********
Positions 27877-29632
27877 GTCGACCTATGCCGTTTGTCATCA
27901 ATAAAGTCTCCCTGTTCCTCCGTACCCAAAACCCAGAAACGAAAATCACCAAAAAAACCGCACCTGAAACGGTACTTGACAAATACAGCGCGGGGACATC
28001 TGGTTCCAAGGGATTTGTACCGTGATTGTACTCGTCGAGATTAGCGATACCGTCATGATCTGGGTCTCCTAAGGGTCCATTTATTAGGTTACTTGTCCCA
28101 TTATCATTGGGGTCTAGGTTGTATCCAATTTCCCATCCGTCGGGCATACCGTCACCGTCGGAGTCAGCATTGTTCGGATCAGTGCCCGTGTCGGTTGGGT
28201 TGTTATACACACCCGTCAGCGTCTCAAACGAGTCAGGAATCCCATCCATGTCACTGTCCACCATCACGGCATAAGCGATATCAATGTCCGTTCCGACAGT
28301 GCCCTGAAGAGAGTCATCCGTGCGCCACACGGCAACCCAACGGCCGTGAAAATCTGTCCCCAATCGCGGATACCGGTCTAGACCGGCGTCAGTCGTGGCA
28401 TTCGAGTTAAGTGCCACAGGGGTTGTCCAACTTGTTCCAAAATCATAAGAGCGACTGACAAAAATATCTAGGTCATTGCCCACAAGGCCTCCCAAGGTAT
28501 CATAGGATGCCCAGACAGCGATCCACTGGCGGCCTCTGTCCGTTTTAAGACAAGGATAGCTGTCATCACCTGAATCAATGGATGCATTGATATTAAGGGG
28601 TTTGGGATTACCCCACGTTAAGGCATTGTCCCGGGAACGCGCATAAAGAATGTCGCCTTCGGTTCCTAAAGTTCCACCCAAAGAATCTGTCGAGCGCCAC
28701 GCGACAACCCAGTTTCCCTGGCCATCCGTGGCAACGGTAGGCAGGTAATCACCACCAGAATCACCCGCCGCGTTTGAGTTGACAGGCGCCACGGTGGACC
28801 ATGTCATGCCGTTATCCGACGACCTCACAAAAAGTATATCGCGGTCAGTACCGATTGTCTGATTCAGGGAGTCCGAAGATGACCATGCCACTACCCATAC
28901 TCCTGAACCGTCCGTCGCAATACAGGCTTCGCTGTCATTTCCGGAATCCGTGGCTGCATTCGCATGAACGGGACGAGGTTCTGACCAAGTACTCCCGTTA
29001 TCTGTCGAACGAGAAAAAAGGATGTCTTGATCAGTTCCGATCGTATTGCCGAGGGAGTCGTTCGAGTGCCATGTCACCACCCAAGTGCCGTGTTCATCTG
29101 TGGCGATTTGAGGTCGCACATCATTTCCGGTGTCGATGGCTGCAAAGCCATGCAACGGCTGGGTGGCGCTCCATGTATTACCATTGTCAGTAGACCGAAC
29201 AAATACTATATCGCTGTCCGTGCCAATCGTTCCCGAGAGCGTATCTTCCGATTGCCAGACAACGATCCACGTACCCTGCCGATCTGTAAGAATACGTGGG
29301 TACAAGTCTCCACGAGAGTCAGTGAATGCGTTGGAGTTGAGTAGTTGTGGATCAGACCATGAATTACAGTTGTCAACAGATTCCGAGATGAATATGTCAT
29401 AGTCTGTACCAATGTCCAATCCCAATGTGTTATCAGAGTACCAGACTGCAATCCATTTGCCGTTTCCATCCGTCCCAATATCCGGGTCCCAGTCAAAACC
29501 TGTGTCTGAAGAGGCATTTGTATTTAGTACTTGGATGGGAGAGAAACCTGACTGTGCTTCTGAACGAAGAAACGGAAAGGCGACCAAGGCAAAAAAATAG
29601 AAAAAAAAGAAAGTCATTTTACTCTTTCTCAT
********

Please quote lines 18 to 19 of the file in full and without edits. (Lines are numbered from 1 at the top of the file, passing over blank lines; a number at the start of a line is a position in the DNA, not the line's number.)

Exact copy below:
29401 AGTCTGTACCAATGTCCAATCCCAATGTGTTATCAGAGTACCAGACTGCAATCCATTTGCCGTTTCCATCCGTCCCAATATCCGGGTCCCAGTCAAAACC
29501 TGTGTCTGAAGAGGCATTTGTATTTAGTACTTGGATGGGAGAGAAACCTGACTGTGCTTCTGAACGAAGAAACGGAAAGGCGACCAAGGCAAAAAAATAG